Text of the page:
Can’t turn blind eye to climate change
The inconsistent pattern of the monsoon over the past decade and more demands deeper study and appropriate action.Updated: Jun 28, 2019 01:13 IST
I divided my cricket World Cup coverage into two parts, returning to India on a personal matter after the match against Pakistan. The second leg begins early next month, hopefully to see Virat Kohli & Co win the coveted trophy on July 14.
When in England for the first leg of the tour, inclement weather was everyone’s bugbear. Persistent rain was playing havoc with the tournament, and the cold weather left me particularly miserable. By the time I boarded the flight from London, however, I was yearning for the Mumbai monsoon. There is no irony in this. Rain in England is a mood wrecker. While it is hardly torrential, it gnaws at your soul.
The Mumbai monsoon has a sensuous charm all of its own. It is joyous and uplifting. We all know and despair of the potholed journeys on the city’s roads, but no true-blue Mumbaiite would give up on the monsoon for this surely.
So I’ve been back for the past week-odd, it’s June-end and the monsoon is still awaited. The met office has intermittently said rains were imminent, but apart from a few dark clouds that hovered over the city briefly, there’s been nothing. This is not to say that the met office here is inept: the technology and processes by which forecasts are made by the Mumbai met is second to none. But these predictions do not come with 100 per cent guarantee. Anywhere.
The met office in England, for instance, forecast almost continuous rain in Manchester for Sunday (June 16) when the marquee match between India and Pakistan was played. Barring a brief drizzle, however, the weather hardly intervened.
As I write this, watching India play the West Indies at Old Trafford, the Mumbai sky is overcast and gloomy. Rains have been predicted over the next 24 hours, so by the time you read this, it will hopefully be pouring.
However, this piece is not about specifics of weather forecasts, right or wrong, rather the changes about the monsoon season that is being experienced in Mumbai and elsewhere and what is being done about this. A three-four-week delay calls for more than just a eyebrow cocked up in curiosity. In fact, the inconsistent pattern of the monsoon over the past decade and more demands deeper study and appropriate action.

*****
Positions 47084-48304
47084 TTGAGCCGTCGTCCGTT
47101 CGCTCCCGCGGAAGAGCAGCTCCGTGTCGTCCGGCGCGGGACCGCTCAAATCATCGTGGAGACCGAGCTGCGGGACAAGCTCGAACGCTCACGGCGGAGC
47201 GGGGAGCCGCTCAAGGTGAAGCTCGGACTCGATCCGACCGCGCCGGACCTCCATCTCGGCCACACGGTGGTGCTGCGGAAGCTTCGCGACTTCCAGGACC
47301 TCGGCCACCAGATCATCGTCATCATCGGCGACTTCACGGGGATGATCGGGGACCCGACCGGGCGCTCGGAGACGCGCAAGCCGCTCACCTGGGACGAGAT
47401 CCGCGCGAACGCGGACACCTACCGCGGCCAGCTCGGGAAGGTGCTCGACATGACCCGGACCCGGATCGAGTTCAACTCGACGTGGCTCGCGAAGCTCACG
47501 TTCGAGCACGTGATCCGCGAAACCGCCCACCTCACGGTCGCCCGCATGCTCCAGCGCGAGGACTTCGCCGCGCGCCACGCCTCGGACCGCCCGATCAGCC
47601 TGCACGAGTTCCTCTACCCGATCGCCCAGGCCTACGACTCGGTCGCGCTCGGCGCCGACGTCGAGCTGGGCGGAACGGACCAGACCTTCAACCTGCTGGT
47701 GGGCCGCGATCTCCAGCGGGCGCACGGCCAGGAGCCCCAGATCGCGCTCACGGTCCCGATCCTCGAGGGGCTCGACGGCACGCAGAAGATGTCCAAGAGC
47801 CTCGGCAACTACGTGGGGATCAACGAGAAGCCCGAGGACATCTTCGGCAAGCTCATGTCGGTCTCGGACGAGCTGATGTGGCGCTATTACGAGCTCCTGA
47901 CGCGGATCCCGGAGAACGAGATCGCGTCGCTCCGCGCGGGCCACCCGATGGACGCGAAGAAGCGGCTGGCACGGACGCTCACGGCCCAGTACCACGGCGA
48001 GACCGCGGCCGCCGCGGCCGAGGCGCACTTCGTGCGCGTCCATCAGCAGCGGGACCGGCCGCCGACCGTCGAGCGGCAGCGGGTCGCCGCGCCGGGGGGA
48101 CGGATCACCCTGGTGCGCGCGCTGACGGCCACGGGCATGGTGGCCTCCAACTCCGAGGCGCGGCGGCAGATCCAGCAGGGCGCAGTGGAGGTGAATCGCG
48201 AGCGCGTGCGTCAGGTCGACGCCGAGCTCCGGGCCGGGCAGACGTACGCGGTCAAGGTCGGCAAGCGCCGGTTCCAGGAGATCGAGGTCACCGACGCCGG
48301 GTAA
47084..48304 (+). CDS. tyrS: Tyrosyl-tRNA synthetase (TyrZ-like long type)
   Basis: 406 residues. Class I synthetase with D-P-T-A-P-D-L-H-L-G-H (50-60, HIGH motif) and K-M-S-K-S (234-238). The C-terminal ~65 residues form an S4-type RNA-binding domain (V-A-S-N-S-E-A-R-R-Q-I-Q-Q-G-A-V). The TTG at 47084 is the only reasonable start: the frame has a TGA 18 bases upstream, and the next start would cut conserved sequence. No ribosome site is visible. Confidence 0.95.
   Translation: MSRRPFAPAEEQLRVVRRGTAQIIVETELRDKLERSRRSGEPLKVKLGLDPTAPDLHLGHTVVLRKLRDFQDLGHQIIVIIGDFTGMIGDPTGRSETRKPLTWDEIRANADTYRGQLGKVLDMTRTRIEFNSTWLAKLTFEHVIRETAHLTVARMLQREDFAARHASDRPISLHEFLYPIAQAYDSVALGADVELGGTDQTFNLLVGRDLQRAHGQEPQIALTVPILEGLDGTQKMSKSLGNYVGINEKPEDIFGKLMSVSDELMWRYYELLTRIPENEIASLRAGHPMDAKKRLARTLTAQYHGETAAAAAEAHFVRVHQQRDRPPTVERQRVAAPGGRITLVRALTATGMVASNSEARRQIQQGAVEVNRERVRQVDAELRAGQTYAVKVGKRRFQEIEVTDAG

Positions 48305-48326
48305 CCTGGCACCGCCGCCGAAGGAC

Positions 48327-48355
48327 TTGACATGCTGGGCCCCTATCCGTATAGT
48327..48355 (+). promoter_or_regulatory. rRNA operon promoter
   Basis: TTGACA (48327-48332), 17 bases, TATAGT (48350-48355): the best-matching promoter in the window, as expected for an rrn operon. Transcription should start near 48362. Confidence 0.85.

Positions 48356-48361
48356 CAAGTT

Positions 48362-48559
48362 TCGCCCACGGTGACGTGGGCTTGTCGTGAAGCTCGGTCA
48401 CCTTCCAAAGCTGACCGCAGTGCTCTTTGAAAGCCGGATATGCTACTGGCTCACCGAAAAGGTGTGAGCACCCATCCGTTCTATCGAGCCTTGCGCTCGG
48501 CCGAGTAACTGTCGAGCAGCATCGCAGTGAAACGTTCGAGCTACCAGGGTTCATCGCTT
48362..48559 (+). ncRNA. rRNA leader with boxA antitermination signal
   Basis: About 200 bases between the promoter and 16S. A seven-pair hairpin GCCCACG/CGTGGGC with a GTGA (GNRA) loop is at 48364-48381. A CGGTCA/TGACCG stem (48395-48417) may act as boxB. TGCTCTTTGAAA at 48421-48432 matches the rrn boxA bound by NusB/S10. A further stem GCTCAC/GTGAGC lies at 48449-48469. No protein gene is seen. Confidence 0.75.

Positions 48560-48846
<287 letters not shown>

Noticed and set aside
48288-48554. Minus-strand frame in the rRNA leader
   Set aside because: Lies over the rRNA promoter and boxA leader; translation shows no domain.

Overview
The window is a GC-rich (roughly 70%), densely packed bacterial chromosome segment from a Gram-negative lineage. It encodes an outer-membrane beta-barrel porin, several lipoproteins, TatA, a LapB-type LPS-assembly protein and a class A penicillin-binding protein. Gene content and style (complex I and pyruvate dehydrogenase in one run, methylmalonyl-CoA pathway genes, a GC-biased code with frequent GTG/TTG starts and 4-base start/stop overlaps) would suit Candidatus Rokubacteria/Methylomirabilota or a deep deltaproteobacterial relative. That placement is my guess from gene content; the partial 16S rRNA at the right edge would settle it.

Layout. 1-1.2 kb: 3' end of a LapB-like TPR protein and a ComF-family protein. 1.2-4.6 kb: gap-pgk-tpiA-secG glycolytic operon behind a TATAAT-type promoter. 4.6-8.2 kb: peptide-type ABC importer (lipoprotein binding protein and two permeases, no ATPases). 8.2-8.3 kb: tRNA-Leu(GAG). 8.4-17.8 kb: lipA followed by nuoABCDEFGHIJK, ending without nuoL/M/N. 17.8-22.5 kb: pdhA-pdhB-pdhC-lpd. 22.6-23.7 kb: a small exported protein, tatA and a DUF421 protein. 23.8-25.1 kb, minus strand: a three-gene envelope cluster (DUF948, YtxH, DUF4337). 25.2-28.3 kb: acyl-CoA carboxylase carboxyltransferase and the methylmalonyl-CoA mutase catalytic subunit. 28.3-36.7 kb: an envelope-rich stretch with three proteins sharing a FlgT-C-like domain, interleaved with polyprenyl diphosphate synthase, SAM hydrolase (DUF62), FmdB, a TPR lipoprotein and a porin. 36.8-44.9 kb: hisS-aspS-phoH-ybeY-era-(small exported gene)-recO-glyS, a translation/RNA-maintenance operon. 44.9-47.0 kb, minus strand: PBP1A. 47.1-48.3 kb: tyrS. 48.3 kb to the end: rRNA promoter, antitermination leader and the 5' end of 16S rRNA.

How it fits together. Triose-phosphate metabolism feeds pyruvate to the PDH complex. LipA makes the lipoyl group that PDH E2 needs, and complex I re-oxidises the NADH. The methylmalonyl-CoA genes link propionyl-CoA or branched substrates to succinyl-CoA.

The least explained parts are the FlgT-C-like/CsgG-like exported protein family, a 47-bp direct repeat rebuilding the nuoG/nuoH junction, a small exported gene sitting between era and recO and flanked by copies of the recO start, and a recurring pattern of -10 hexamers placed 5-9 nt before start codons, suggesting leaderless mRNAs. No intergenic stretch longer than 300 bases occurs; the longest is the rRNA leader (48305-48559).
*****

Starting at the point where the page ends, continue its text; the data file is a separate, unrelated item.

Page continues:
As things stand, there is the likelihood of severe water shortages this year: not just in Mumbai, but elsewhere in the state too. By the way, many in Mumbai today forget that large parts of the city have no regular water supply for decades. Shortage of water has been a perennial problem. Buckets and drums are regular investments, whichever part of the city you live in. However, rain-water harvesting, of which so much was tom-tommed for a few years, remains ignored by not just by those who suffer, but most housing societies and townships too. And this remains unenforced by authorities.
I won’t digress further. As mentioned earlier, the main issue is not so much the delayed rains in Mumbai, rather how the changing monsoon patterns are afflicting vast portions of the country. In the context of this piece, how we understand and deal with our ecology and environment — now established as having a bearing on climate change — is critical. But this is not being done with vigour and raising pertinent questions.
For instance, is it essential to sacrifice 54,000 mangroves for the Ahmedabad-Mumbai bullet train? Would it matter so much, for argument’s sake, if the journey takes 10-12 minutes longer, if these mangroves can be saved?
As it happens, developed nations hypocritically pass on the onus of keeping the environment clean on developing nations, who in turn often see this as a denial for growth! The issue should be -- for any nation -- is not whether something is pro or anti growth, but whether environmental safeguards have been factored in.
While there are habitual nay-sayers no doubt, it cannot undermine need for projects to be scrutinised stringently. This must not be left only to power-hungry politicians, career bureaucrats, profiteering businessmen etc, but include highly qualified experts who understand the impact this will have on the environment -- and consequently people -- in the global perspective.
Celebrated Israeli philosopher Yuval Noah Harari lists nuclear war, climate change and technological disruption as the three biggest challenges confronting the human race in the 21st century. His thesis has deep merit.
First Published: Jun 28, 2019 01:13 IST